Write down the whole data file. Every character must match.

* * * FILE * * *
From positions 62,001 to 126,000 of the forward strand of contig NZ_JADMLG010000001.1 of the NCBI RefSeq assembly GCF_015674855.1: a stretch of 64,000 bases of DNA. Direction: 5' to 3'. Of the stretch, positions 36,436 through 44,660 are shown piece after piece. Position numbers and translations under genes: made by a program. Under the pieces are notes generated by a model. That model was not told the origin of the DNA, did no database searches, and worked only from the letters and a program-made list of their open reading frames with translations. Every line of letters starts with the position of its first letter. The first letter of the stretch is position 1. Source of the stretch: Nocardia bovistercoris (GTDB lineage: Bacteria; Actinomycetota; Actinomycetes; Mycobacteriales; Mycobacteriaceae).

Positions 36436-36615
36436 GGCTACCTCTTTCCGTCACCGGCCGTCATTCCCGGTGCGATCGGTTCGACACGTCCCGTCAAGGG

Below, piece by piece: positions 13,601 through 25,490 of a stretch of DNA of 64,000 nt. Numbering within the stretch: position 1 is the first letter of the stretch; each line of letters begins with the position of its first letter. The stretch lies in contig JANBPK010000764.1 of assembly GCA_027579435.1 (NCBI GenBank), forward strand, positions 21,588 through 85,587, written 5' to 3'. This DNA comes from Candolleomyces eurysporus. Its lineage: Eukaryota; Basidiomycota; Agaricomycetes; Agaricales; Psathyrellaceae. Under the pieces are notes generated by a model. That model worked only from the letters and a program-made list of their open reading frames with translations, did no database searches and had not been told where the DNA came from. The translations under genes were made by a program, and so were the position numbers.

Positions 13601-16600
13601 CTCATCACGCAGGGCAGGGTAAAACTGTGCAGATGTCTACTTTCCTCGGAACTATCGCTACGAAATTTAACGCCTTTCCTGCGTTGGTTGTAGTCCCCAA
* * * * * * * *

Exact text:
From positions 62,001 to 126,000 of the forward strand of contig NZ_JADMLG010000001.1 of the NCBI RefSeq assembly GCF_015674855.1: a stretch of 64,000 bases of DNA. Direction: 5' to 3'. Of the stretch, positions 36,436 through 44,660 are shown piece after piece. Position numbers and translations under genes: made by a program. Under the pieces are notes generated by a model. That model was not told the origin of the DNA, did no database searches, and worked only from the letters and a program-made list of their open reading frames with translations. Every line of letters starts with the position of its first letter. The first letter of the stretch is position 1. Source of the stretch: Nocardia bovistercoris (GTDB lineage: Bacteria; Actinomycetota; Actinomycetes; Mycobacteriales; Mycobacteriaceae).

Positions 36436-36615
36436 GGCTACCTCTTTCCGTCACCGGCCGTCATTCCCGGTGCGATCGGTTCGACACGTCCCGTCAAGGG

Below, piece by piece: positions 13,601 through 25,490 of a stretch of DNA of 64,000 nt. Numbering within the stretch: position 1 is the first letter of the stretch; each line of letters begins with the position of its first letter. The stretch lies in contig JANBPK010000764.1 of assembly GCA_027579435.1 (NCBI GenBank), forward strand, positions 21,588 through 85,587, written 5' to 3'. This DNA comes from Candolleomyces eurysporus. Its lineage: Eukaryota; Basidiomycota; Agaricomycetes; Agaricales; Psathyrellaceae. Under the pieces are notes generated by a model. That model worked only from the letters and a program-made list of their open reading frames with translations, did no database searches and had not been told where the DNA came from. The translations under genes were made by a program, and so were the position numbers.

Positions 13601-16600
13601 CTCATCACGCAGGGCAGGGTAAAACTGTGCAGATGTCTACTTTCCTCGGAACTATCGCTACGAAATTTAACGCCTTTCCTGCGTTGGTTGTAGTCCCCAA